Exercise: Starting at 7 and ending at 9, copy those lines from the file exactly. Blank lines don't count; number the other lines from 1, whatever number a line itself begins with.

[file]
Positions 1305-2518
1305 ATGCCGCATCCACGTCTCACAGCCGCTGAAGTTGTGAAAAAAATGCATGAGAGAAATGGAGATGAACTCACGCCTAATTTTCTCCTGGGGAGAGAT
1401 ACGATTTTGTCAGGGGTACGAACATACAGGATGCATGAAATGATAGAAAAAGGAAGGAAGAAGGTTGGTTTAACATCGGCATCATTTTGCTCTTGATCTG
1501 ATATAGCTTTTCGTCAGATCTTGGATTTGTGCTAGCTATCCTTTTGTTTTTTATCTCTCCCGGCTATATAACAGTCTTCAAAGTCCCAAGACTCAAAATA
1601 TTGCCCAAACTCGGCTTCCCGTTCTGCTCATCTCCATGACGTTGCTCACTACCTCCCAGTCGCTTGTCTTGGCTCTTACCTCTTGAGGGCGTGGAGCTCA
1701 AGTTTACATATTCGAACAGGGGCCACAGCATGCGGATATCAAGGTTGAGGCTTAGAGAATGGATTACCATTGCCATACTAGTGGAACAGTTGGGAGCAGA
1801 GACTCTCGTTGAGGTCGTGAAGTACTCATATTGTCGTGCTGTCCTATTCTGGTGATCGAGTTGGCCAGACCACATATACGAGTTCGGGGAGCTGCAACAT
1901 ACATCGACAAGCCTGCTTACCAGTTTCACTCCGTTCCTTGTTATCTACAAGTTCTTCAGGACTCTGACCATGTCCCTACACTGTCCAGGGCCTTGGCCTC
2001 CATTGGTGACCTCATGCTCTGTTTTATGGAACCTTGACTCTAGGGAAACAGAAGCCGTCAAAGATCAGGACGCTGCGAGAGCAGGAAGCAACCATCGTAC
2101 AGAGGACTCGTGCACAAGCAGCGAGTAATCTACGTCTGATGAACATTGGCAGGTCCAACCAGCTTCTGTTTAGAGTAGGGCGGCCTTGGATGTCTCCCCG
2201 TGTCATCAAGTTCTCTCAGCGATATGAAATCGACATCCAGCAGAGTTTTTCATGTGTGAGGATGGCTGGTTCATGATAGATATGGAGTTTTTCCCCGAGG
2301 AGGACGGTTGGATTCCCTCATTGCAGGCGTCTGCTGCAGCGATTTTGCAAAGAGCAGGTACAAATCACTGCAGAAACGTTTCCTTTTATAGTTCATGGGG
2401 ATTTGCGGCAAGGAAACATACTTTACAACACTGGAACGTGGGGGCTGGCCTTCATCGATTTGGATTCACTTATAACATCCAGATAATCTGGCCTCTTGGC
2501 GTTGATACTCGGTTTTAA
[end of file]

1801 GACTCTCGTTGAGGTCGTGAAGTACTCATATTGTCGTGCTGTCCTATTCTGGTGATCGAGTTGGCCAGACCACATATACGAGTTCGGGGAGCTGCAACAT
1901 ACATCGACAAGCCTGCTTACCAGTTTCACTCCGTTCCTTGTTATCTACAAGTTCTTCAGGACTCTGACCATGTCCCTACACTGTCCAGGGCCTTGGCCTC
2001 CATTGGTGACCTCATGCTCTGTTTTATGGAACCTTGACTCTAGGGAAACAGAAGCCGTCAAAGATCAGGACGCTGCGAGAGCAGGAAGCAACCATCGTAC